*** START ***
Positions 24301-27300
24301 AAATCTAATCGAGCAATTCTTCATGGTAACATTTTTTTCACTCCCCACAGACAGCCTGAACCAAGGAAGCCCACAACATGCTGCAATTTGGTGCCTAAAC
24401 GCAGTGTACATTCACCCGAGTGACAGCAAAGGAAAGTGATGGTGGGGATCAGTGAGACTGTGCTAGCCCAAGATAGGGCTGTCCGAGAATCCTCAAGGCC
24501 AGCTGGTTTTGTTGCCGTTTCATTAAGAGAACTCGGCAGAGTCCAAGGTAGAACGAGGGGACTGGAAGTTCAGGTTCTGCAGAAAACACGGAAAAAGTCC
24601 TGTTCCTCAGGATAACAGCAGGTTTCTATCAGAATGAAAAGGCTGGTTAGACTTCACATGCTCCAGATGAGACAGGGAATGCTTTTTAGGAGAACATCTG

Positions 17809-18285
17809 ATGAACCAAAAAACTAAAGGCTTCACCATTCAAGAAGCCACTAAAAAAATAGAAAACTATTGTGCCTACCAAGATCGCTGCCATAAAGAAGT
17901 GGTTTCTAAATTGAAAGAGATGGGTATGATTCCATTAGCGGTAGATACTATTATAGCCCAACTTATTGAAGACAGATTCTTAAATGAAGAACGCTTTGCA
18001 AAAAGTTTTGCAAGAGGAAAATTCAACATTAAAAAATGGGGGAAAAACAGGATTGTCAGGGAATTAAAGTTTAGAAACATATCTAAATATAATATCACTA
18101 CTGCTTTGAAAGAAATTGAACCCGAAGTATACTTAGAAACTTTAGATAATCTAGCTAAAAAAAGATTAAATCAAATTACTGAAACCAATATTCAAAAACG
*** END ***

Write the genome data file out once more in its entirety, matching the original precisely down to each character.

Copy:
Positions 24301-27300
24301 AAATCTAATCGAGCAATTCTTCATGGTAACATTTTTTTCACTCCCCACAGACAGCCTGAACCAAGGAAGCCCACAACATGCTGCAATTTGGTGCCTAAAC
24401 GCAGTGTACATTCACCCGAGTGACAGCAAAGGAAAGTGATGGTGGGGATCAGTGAGACTGTGCTAGCCCAAGATAGGGCTGTCCGAGAATCCTCAAGGCC
24501 AGCTGGTTTTGTTGCCGTTTCATTAAGAGAACTCGGCAGAGTCCAAGGTAGAACGAGGGGACTGGAAGTTCAGGTTCTGCAGAAAACACGGAAAAAGTCC
24601 TGTTCCTCAGGATAACAGCAGGTTTCTATCAGAATGAAAAGGCTGGTTAGACTTCACATGCTCCAGATGAGACAGGGAATGCTTTTTAGGAGAACATCTG

Positions 17809-18285
17809 ATGAACCAAAAAACTAAAGGCTTCACCATTCAAGAAGCCACTAAAAAAATAGAAAACTATTGTGCCTACCAAGATCGCTGCCATAAAGAAGT
17901 GGTTTCTAAATTGAAAGAGATGGGTATGATTCCATTAGCGGTAGATACTATTATAGCCCAACTTATTGAAGACAGATTCTTAAATGAAGAACGCTTTGCA
18001 AAAAGTTTTGCAAGAGGAAAATTCAACATTAAAAAATGGGGGAAAAACAGGATTGTCAGGGAATTAAAGTTTAGAAACATATCTAAATATAATATCACTA
18101 CTGCTTTGAAAGAAATTGAACCCGAAGTATACTTAGAAACTTTAGATAATCTAGCTAAAAAAAGATTAAATCAAATTACTGAAACCAATATTCAAAAACG